updates: the sabotaging coworker, the anti-vaxxer, and more

It’s “where are you now?” month at Ask a Manager, and all December I’m running updates from people who had their letters here answered in the past. Here are five updates from past letter-writers.

1. Is my trainer sabotaging my work? (first update here — and I reprinted the letter for Inc. this week as well)

I was (pleasantly) surprised to see a letter I wrote to you back in 2015 make an encore appearance on your site this week! I love Ask a Manager and read every entry; thank you for keeping this site going. Since it’s the season for updates, I thought I’d share mine.

A lot has happened in the past four years. As far as Jane and I go, we have both left the organization for greener pastures. We remain Facebook and occasional text buddies. I was originally put off by how much she pushed for a friendship, but ultimately, she became one of my favorite/closest co-workers. Some of the commenters wondered if Jane is bad with boundaries, and sure, sometimes she is, but she does have a natural talent for building relationships. One of the reasons she was good at her job was because she connected so well with our clients. Jane and I still have very different approaches to work and relationships, but we grew to appreciate the others’ style. So much so, we provided references for each other in our respective job searches.

A quick note: Shortly after my first update I discovered a glitch in our data-base where a subset of client data was not saving unless you selected ‘save’ twice. This subset of data was one of the areas Jane had lectured me about! It turns out that information had not been saved for her client entries either. This glitch does not completely explain away the training weirdness… but it made me feel a little less crazy.

After I had been in my role with Jane for about a year I moved to a team lead role in a different department (Jane was right; she saw my leadership potential before I did, and luckily some higher-ups recognized it as well and offered me some resources for career development). I really enjoyed my team, but the work was not quite the right fit. Although I was being groomed for management, my path for advancement involved moving thorough a few roles that involved a lot of my least favorite industry tasks (not my actual industries: think if you want to be a school principal, but you don’t want to be a classroom teacher first; or you want to manage a construction company but you don’t want to be a construction-worker first). I moved on about six months ago. I still keep casual contact with some of my old team-members.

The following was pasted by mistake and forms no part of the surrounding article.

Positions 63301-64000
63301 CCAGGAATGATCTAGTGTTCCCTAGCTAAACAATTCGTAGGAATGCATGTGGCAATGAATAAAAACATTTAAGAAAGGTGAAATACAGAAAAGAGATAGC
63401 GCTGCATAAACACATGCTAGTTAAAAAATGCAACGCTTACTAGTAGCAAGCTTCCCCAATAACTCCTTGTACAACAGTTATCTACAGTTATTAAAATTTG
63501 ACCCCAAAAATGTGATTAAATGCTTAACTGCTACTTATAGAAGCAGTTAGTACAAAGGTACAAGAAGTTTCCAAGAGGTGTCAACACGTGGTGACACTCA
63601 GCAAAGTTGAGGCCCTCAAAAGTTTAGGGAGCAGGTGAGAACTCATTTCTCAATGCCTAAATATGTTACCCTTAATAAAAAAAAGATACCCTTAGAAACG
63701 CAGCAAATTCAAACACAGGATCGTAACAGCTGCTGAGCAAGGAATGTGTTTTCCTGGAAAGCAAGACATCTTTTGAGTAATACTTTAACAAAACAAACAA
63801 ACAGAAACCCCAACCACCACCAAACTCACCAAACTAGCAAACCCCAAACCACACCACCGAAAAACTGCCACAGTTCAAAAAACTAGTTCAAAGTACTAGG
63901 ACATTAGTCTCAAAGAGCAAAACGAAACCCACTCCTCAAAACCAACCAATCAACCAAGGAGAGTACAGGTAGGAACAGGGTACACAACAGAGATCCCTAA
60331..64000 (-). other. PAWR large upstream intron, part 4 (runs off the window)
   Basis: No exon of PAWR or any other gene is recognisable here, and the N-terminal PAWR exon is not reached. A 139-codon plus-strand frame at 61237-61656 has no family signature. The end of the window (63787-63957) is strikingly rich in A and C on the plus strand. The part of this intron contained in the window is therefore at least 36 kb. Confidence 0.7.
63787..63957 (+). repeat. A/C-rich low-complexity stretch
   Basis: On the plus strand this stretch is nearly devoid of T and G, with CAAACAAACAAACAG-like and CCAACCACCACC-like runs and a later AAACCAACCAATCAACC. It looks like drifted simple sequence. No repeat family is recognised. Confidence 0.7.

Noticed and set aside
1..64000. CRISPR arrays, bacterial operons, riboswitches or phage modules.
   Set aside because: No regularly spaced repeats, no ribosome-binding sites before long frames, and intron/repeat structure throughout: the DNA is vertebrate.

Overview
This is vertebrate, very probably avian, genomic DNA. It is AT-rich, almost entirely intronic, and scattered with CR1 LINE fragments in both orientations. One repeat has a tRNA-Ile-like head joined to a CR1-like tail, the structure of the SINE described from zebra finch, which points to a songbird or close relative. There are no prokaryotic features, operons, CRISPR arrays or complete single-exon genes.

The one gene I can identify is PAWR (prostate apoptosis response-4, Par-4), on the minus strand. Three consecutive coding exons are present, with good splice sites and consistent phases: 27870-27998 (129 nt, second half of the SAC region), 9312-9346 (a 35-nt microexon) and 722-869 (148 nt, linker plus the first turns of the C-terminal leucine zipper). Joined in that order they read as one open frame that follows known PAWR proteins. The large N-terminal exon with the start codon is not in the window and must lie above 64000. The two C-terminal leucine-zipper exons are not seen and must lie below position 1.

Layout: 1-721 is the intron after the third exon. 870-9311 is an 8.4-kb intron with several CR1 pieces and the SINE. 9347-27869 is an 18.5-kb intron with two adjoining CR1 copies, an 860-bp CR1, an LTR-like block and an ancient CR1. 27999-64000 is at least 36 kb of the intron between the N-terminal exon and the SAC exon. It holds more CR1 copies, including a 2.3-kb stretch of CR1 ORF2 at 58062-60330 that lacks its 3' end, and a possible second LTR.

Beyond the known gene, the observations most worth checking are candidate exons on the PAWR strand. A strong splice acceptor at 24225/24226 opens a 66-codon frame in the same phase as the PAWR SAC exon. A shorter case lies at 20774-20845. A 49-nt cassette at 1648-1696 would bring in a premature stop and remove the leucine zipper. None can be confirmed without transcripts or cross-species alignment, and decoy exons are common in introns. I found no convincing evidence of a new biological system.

Now I work in a completely different industry. I moved from non-profit to government work (unsurprisingly: comparable pay and benefits). I don’t supervise a team anymore, which I miss, but I do have a lot of autonomy to run a regional branch of a federal program (vague enough?). The training for this job was smooth and involved about a week of rotating on-site trainings at other regional offices (that week involved a ton of multi-hour commutes!). I enjoy my work most of the time, and I love my co-workers – whom I see in person roughly once per month. I am surpassing my program goals, and there have been murmurs of leadership opportunities on the horizon. In the mean time it is a good thing I am competent with data-bases, because our program funding depends on extremely accurate reporting.

2.

I can’t believe it’s been a whole year since I wrote in! Sadly, not much has changed on my old team. I was moved to a different part of the office and no longer have to listen to them. In fact, I’m in the corner of a large open room with a private cubicle and not much foot traffic. It’s lovely and quiet.